Endometriosis is a chronic disease that affects 4–30 % of all women of child-bearing age. The prevalence is even higher among women with infertility (up to 50 %) [1]. Dysmenorrhea is the main clinical symptom of the disease, which is characterised by the presence of endometrial cells outside of the uterus. Endometriosis commonly occurs superficially in the peritoneal membrane however it can also infiltrate deeply into e.g. the bladder, rectum and other bowel segments. Serious maternal pregnancy complications mostly occur in association with this deeply infiltrating form of the disease.

After data adjustment for age and gestational age women with endometriosis have tubal pregnancies almost three times more often (odds ratio 2.7 [95 % confidence interval 1.09–6.72]), and almost twice as many miscarriages (1.76 [1.44–2.15]) compared to women without endometriosis [2]. The same study, with a study population of 5375 patients, found increased risk of placenta praevia (OR 2.24), antenatal haemorrhage of uncertain cause (OR 1.67) and postpartum haemorrhage (OR 1.26) [2].

Endometriosis does not always regress during pregnancy. Endometrial decidualisation in particular is responsible for many of the complications occurring during pregnancy. Increased progesterone production is causative [3]. The risk of endometriosis complications is particularly high in the second half of pregnancy and during labour.

Risks described in the literature include spontaneous intraabdominal haemorrhage, uterine rupture, bowel perforation, endometriosis cyst perforation and ovarian torsion in the presence of ovarian endometrioma.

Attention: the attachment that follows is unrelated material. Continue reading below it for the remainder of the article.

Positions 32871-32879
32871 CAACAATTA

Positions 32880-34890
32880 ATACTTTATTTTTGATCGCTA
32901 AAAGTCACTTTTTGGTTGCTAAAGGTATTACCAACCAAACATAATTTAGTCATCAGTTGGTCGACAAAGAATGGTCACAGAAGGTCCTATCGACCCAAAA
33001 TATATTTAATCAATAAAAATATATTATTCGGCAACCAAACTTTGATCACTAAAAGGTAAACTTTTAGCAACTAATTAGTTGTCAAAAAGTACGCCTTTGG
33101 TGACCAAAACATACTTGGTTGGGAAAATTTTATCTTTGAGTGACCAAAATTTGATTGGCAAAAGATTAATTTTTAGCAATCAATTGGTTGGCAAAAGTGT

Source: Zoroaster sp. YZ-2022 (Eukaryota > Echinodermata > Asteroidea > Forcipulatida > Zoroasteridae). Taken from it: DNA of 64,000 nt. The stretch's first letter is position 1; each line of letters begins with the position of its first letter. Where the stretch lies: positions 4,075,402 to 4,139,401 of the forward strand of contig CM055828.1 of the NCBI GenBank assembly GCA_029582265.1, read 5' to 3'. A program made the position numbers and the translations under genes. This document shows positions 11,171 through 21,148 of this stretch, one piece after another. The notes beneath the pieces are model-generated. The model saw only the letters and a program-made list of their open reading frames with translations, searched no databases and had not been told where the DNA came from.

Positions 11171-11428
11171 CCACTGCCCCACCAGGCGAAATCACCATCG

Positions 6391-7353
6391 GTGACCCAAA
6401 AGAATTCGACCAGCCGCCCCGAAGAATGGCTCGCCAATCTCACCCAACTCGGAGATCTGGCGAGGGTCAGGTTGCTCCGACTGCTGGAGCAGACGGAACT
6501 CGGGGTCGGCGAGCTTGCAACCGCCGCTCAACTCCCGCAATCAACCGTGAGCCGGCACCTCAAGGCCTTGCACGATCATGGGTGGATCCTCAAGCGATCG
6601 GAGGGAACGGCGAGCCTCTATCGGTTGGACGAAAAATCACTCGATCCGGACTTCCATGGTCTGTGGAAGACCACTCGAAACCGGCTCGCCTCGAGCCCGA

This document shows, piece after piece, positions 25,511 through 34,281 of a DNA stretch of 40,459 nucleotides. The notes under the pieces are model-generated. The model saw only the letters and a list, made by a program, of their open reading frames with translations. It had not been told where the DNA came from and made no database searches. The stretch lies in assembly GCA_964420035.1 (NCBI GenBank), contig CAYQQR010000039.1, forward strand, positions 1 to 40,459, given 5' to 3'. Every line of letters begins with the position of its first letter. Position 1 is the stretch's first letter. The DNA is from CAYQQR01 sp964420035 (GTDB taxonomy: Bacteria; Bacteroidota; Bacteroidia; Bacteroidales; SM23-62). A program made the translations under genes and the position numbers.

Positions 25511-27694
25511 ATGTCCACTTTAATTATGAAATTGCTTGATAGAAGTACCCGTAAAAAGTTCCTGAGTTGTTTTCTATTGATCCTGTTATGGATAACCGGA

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Case 1

A 33-year-old patient (gravida III, para I) had previously had extensive endometriosis surgery in 2009. Amongst other procedures she had had an extensive peritonectomy for peritoneal endometriosis. She subsequently underwent unsuccessful fertility treatment. She ultimately fell pregnant naturally in 2011 and the child was born in 2012 by caesarean section without complication. Her subsequent pregnancy, the one in question, was also natural.

The patient presented to us from an external hospital at 15 + 4 weeks gestation with severe left-sided lower abdominal pain that had been present for 3 days. Ultrasound showed an adnexal mass measuring approx. 60 × 40 mm. Symptoms improved with conservative management, and an expectant approach with analgesia was agreed on with the patient. After 2 days the patientʼs symptoms had not yet resolved and she was transferred to our hospital. On ultrasound the adnexal mass was found to have grown to a diameter of approx. 80 mm, the structure appearing mostly haemorrhagic. Under suspicion of a progressively enlarging, haemorrhagic ovarian cyst with persistent symptoms the decision was made to perform a laparoscopy.